11. 11. Bauman (1990: 15)  As long as we go through the routine and habitualised motions which fill most of our daily business, we do not need much selfscrutiny and self-analysis  When repeated often enough, things tend to become familiar, and familiar things are self-explanatory; they present no problems and arouse no curiosity. In a way, they remain invisible 11
  12. 12. the power of social groups  groups can exert an immense “hold” on the individual  Abiding by - rather than challenging - the norms and values of your group is much the easiest thing to do  “Change would require much more effort, selfsacrifice, determination and endurance than are normally needed for living placidly and obediently in conformity with the upbringing offered by the group into which one was born” 12
  13. 13.  The contrast between the ease of swimming with the stream and the difficulty of changing sides is the secret of that hold which my natural group has over me; it is the secret of my dependence on my group. If I look closely and try to write down an inventory of all those things I owe to the group to which I - for better or worse - belong, I’ll end up with quite a long list 13
  14. 14.  Bauman suggests that later socialisation can be regarded as “the dialectics of freedom and dependence” which starts at birth and ends at death  In early socialisation, a child appears to have little opportunity to challenge the content of the social lessons she receives  However, the older one gets, the wider one’s choices may become 14
  15. 15. never entirely liberated from our past  free and unfree at the same time  with respect of those cases in which change is actually possible, “the costs of change are exorbitant and offputting”  too much to “de-learn”  “making a break” becomes more and more impossible, unlikely and unattractive 15
  16. 16. Bauman… The central question of sociology, one could say, is: in what sense does it matter that in whatever they do or may do people are dependent on other people; in what sense does it matter that they always (and cannot but) live in the company of, in communication with, in an exchange with, in competition with, in cooperation with other humans beings? 16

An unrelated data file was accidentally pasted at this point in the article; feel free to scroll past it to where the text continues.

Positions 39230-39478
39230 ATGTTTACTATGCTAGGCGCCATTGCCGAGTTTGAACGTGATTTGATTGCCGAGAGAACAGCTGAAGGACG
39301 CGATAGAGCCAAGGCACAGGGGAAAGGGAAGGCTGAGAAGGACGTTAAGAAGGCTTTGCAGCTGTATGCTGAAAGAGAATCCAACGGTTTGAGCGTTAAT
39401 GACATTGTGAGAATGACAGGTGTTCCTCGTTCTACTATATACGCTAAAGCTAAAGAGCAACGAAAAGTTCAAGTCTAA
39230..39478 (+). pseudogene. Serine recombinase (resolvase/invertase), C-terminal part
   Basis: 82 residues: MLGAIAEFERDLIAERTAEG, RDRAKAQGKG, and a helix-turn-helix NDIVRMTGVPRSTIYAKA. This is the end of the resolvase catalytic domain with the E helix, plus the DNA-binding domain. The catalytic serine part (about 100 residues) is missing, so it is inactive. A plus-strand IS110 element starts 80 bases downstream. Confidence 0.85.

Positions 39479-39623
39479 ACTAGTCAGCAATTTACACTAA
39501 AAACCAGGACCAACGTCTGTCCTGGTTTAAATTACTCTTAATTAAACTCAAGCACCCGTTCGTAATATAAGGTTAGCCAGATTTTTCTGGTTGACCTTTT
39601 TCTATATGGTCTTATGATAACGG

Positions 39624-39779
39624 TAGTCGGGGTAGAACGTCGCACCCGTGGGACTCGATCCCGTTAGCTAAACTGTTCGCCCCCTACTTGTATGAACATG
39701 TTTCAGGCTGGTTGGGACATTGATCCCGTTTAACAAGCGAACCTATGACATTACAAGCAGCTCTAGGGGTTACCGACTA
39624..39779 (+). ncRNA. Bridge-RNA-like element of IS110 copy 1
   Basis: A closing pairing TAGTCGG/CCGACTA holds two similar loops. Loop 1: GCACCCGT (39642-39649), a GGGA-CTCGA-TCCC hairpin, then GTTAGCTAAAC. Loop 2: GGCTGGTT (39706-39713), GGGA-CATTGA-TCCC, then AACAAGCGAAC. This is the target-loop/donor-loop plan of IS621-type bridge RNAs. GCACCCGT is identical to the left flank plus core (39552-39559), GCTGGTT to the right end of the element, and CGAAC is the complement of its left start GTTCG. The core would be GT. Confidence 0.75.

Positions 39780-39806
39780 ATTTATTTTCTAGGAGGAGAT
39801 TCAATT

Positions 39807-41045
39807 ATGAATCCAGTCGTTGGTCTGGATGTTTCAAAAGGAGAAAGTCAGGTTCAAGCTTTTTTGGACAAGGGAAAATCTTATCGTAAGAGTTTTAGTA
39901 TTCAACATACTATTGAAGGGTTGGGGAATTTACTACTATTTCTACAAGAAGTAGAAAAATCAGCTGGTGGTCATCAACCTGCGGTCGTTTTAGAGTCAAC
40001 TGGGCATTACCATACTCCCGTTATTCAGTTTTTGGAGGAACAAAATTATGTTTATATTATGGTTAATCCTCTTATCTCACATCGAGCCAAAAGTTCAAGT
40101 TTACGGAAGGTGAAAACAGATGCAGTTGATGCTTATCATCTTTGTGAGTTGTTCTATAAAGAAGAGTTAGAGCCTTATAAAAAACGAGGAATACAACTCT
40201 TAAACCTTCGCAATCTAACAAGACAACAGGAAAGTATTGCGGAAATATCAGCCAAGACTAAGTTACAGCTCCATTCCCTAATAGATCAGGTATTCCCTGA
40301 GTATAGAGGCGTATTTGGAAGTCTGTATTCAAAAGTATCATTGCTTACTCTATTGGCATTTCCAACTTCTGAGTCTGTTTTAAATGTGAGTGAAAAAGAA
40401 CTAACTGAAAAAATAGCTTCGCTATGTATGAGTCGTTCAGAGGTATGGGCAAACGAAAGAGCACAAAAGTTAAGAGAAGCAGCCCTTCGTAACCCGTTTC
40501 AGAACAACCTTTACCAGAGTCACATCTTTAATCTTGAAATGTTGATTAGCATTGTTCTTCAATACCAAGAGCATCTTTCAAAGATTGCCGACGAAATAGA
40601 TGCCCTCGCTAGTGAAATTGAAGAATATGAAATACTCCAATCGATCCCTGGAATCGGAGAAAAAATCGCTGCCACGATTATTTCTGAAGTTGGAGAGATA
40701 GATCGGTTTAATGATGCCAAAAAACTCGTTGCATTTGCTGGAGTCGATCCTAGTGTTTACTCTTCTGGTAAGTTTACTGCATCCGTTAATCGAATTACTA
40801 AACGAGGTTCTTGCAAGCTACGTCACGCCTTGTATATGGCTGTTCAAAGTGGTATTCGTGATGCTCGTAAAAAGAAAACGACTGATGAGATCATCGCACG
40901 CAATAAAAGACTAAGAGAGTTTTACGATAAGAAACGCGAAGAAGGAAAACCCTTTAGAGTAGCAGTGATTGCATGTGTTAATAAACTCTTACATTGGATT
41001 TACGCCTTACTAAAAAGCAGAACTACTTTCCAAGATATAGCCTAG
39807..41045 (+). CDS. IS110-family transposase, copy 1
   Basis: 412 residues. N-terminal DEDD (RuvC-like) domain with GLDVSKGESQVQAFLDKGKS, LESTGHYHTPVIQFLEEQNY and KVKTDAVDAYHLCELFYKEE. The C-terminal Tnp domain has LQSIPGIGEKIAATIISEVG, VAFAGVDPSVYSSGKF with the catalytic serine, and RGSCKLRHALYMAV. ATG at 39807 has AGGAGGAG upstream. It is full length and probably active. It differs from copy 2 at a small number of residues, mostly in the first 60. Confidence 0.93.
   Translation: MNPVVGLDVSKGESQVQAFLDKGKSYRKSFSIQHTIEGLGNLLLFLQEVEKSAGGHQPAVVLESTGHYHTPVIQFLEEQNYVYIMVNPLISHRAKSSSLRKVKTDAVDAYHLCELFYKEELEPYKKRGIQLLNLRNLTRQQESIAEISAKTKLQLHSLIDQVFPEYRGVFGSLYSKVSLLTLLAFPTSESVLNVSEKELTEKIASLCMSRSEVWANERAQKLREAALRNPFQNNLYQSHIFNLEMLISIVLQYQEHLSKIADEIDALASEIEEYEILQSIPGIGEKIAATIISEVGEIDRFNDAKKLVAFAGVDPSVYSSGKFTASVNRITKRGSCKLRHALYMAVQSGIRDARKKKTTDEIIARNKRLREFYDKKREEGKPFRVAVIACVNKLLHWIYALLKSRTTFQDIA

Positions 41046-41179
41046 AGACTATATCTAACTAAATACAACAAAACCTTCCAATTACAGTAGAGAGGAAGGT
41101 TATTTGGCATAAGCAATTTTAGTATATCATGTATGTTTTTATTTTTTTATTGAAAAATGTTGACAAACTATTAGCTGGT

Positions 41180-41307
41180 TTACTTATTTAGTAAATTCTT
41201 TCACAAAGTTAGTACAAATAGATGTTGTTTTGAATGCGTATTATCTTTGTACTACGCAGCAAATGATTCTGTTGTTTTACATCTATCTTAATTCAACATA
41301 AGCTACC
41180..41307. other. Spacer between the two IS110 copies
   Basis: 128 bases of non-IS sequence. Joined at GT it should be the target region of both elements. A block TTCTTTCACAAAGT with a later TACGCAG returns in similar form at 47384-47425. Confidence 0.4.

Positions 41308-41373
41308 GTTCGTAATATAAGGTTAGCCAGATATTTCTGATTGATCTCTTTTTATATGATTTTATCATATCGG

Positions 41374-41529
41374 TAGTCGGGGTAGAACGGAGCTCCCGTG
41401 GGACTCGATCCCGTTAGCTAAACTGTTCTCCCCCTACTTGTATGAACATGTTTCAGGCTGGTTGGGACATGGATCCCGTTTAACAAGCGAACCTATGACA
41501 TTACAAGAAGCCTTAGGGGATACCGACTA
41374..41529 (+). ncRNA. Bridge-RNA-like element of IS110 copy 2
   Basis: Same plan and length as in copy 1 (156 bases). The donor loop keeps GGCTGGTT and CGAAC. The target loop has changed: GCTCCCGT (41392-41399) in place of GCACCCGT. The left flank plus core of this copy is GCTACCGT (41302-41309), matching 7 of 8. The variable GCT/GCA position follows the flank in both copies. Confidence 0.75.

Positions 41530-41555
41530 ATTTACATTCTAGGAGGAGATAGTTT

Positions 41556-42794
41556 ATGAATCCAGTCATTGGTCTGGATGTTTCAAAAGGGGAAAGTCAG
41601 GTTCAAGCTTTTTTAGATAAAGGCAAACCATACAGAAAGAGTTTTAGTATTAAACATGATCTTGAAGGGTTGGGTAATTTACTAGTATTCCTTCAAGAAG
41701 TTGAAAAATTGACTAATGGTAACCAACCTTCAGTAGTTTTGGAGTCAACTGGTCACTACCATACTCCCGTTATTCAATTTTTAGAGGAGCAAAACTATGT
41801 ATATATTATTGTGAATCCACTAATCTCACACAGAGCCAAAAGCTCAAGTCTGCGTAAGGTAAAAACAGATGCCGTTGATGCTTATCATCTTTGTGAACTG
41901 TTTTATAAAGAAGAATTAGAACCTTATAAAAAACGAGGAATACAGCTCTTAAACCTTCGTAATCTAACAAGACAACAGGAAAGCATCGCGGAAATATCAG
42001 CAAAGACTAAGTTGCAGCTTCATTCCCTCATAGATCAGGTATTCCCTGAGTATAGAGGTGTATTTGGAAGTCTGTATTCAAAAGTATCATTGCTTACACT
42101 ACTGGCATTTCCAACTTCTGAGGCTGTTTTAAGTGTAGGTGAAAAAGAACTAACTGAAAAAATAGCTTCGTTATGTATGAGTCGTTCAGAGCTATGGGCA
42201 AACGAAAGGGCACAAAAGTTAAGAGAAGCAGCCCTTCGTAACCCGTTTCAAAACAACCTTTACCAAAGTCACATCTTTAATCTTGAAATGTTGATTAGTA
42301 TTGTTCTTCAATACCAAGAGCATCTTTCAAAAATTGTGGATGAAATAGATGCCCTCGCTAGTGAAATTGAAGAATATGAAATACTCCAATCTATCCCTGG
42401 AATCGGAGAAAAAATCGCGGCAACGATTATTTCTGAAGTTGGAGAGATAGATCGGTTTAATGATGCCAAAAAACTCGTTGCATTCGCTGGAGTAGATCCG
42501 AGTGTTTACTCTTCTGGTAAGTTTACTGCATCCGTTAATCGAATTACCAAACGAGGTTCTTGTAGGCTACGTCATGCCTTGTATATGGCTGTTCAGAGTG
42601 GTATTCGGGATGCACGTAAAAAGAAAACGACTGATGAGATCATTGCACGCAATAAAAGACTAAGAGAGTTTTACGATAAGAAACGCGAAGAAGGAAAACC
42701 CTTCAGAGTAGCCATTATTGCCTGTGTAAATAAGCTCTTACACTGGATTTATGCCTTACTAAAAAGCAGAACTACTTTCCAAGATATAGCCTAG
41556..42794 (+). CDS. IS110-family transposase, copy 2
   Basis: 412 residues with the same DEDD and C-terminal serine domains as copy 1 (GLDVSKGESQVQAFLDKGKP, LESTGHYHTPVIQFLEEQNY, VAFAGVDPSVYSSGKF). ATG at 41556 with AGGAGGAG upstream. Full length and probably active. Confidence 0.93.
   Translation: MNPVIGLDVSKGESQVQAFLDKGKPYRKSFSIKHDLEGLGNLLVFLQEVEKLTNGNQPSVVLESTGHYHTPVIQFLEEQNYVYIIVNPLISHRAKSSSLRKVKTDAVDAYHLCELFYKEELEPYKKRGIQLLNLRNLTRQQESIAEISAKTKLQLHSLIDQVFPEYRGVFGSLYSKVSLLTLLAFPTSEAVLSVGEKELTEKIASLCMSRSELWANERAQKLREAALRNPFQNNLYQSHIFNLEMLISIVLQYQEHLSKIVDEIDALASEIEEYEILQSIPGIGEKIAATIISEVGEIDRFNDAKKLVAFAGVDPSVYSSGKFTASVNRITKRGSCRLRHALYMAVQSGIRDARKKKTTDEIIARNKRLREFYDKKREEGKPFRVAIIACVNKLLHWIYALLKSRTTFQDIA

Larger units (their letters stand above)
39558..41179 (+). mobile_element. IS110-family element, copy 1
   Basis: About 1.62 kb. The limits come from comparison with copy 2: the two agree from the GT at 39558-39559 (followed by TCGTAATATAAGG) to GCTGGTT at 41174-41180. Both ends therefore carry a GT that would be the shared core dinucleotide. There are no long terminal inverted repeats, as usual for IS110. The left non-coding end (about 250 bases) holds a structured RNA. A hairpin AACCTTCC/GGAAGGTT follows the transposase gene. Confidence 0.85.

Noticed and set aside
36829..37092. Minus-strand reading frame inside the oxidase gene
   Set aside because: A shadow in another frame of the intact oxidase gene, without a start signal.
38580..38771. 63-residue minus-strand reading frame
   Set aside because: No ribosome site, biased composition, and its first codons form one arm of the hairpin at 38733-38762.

17. 17. Social thought – sociology – can offer a different way of thinking about society e.g. it can….  Identify the social in the individual  Identify the general in the particular 17
  18. 18. Living amongst others… living amongst others is to live in what Bauman calls ‘manifold webs of human interdependency’, which have important effects on our motivations and our social behaviour (1990: 14). 18
  19. 19.  Common sense understandings are maintained through repetition of the ‘routine’, and the enactment of the ‘monotonous nature of everyday life’.  familiar things are self-explanatory; they present no problems and arouse no curiosity. In a way, they remain invisible 19
  20. 20.  the group ‘makes people’  changing the individual which the group has created requires the ‘utmost exertion’  ‘Change would require much more effort, self-sacrifice, determination and endurance than are normally needed for living placidly and obediently in conformity with the upbringing offered by the group into which one was born’ 20
  21. 21. The contrast between the ease of swimming with the stream and the difficulty of changing sides is the secret of that hold which my natural group has over me; it is the secret of my dependence on my group 21 ‘the costs of change are exorbitant and off-putting ’
  22. 22. othe older one gets, the wider one’s choices may become 22